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How To Dominate Nature and Work

So for many of you, the idea of being both a CEO and a camper might seem incongruous. However, it is not. Although it has taken me a while to figure out how to balance my work life and outdoor life (we bought our first camper six years ago), I have found a system that works exceptionally well for me. Sure, I need to tweak my patterns on occasion, but now I know how I can really master work and yet have time to enjoy nature and camping. Little habits allow me to maximize my outdoor time and be creative instead of burnt out. I share these habits and tips with you so that you can feel confident and in control whether in the woods or the workplace.

Tip number one: take care of the non stressful parts of work over the weekends. I choose to do things that are simple but still integral to my work. For example, I might set out to do seven or eight social media posts. However, I am doing these in one of my most favorite spots -a huge rock that overlooks a lake. If you follow me on Instagram, my personal page or our business page, you know how beautiful it is. I hardly feel like I am working when I am posting from there. The site always lifts my spirits, and I am happy and calm. Sometimes, I just stand and look out over the lake. Without even trying, I find that some of my most creative ideas emerge. Merely being alone in nature ignites new thoughts.

I also often do minor tasks on the weekend that take time but don't make me feel pressured. If I try to do all these tasks during the work week, it can add unnecessary pressure. When I am slammed with meetings, receiving endless phone calls and trying to cement a relationship with a new client and working on new projects, I don't want scheduling to take my time or energy. Mundane tasks feel like a total nuisance that I cannot ignore but that can make me feel behind. I always want to be 100% on my game. Setting aside some easy work for the weekends helps me dominate my workweek. For you, the tasks you might want to attack on a weekend might not involve scheduling but instead responding to non urgent messages, invoicing, doing inventory..etc. Putting in an hour here or a half an hour there can really help. If it turns out that you get invited to the lake with a friend, GO! If the little task isn’t done, it’s not the end of the world.

Some weekend mornings Rusty goes fishing, and I walk alone. I start thinking about the ways I want to move forward. Where do I want to be in three years? What responsibilities would I like to shed? What do I want to take on? I start dreaming of my future and start to believe in possibilities. Many of the ideas which emerged during those walks have turned from possibilities to realities. The time in nature has led some dreams to come true. My advice: get some alone time in nature.

During the workweek, I have also found it essential to set boundaries with my team and let them know when I am available. They don’t need to text me on the weekend to discover I won’t respond. I make it clear early on that I don't respond to texts 24/.. Everyone knows I work really hard and respond about 50 hours a week, but still I need a break. I need to be unavailable at times so I can recharge for them. I also think that by setting boundaries on my time , I set an example. I don’t expect my team to work for me 24/7 either. I want them to find a reasonable balance and get some time in nature. If I practice self care, I want them to do so as well. It’s healthy for all of us/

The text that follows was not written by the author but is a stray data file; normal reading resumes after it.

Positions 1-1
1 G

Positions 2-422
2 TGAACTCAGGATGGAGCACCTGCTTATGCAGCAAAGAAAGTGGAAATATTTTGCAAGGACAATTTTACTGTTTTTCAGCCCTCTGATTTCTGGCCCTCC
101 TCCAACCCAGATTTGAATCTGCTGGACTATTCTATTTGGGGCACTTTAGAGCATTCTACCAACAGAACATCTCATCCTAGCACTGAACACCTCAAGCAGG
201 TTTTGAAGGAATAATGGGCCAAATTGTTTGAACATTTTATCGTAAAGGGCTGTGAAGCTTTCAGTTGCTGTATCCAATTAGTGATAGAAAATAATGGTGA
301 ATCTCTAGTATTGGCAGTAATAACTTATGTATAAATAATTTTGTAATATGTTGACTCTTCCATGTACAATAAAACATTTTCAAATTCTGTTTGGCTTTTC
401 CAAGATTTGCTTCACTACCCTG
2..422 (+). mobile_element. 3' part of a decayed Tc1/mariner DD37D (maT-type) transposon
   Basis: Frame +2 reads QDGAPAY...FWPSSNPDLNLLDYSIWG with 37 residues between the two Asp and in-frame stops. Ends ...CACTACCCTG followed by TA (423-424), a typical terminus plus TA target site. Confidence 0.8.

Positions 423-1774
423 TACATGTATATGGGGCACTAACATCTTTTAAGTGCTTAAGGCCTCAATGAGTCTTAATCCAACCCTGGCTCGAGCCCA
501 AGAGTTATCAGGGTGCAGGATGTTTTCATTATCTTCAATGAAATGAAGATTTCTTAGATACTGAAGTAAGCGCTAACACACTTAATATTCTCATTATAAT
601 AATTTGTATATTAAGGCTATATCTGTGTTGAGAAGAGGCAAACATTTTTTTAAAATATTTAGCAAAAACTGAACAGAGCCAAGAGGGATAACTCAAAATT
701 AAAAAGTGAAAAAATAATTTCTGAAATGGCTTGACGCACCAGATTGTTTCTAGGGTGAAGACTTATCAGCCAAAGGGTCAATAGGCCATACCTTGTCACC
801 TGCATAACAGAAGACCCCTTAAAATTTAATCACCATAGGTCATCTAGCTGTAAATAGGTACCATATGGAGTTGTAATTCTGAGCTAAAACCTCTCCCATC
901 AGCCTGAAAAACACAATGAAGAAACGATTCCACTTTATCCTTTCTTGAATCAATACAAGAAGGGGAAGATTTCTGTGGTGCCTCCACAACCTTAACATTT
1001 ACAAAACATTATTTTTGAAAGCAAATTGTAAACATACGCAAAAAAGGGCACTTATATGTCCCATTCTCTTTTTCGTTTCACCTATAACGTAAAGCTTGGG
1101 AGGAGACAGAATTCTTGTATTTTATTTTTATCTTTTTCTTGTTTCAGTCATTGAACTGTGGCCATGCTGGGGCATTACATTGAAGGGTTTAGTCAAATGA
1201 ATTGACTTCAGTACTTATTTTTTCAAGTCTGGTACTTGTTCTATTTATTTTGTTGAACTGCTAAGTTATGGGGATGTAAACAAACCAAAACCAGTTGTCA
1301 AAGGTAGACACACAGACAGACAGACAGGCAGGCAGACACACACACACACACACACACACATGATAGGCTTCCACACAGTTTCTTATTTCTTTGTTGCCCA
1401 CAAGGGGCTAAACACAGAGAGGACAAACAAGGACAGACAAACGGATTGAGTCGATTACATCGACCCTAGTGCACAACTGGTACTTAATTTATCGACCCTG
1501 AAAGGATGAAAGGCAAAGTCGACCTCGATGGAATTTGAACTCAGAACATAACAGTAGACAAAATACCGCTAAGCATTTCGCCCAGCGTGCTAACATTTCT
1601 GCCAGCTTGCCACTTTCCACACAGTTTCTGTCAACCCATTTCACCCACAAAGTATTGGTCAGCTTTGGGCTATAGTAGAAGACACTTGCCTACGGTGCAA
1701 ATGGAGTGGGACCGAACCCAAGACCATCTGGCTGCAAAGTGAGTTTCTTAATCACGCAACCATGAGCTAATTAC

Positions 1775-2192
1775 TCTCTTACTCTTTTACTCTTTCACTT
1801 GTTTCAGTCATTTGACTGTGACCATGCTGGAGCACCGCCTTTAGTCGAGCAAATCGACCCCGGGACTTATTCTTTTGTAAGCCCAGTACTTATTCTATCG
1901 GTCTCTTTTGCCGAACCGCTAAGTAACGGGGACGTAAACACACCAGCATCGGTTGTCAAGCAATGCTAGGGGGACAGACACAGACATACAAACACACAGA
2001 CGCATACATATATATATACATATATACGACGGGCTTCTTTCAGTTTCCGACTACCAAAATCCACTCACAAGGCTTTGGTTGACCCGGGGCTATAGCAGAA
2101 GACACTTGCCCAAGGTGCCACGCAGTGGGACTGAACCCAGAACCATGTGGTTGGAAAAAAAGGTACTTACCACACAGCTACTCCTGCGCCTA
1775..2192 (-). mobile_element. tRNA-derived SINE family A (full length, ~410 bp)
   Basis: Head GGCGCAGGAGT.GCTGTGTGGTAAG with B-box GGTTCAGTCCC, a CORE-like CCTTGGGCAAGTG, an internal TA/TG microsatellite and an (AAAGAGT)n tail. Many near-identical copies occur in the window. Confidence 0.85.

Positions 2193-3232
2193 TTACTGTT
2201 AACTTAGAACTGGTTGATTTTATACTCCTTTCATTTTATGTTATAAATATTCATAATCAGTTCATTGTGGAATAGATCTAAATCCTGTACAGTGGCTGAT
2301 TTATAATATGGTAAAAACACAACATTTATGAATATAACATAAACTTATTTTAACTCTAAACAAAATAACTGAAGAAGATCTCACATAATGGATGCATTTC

While I have boundaries, I also make it clear in which situations they need to be broken. If someone is in the hospital or has been in a car accident, of course I want to know. However, If a team member wants an answer to something they can find on the internet, they should not text me on a beautiful Saturday afternoon.. Anything that can be held off until Monday, should not be addressed during a weekend text. One side benefit of setting parameters as to what constitutes contacting me: my team is more resourceful. Without me, they discover their own answers and learn to be more self-sufficient. They gain confidence, and I get some time to rejuvenate in order to be a better leader..

Also, I mentor a lot of young college women who are not familiar with the 9-5 work week protocols. If in their earlier jobs they were waiting tables or doing split shifts, they are accustomed to hours going late into the night or starting early in the morning. They may be used to taking a break when business is slow and chatting when there are no customers. In a new job, they must adjust to a day which does not allow for long chit chats at two o'clock. Even if I am not in a meeting, I don't have 20 minutes to hang out and just listen to what's going on. I need to stay on task. Again, this tip involves explaining to new comers or mentees your work expectations. Being clear has led to better relationships and a more fulfilling work week.

Lastly, to improve my ability to dominate work, I hope to be able to outsource more of the jobs that take me time but don't take advantage of my strengths. Freeing myself from time consuming work, allows me to continue to work toward moving the business forward. Everyone has different jobs they might want to outsource: accounting, phone support, tax preparations...etc. I see the ability to outsource as a way to come closer to realizing my dreams. I suggest thinking about what you want to outsource. Considering possibilities helps things happen.

I used to hope that nature would help me manage my work life. That belief has since turned to fact. Having time in nature has made me a better CEO. A little planning during the week and a little planning on the weekend makes a huge difference. I hope you will try some of my tips so you too can thrive in nature and dominate the work place.

Until later,


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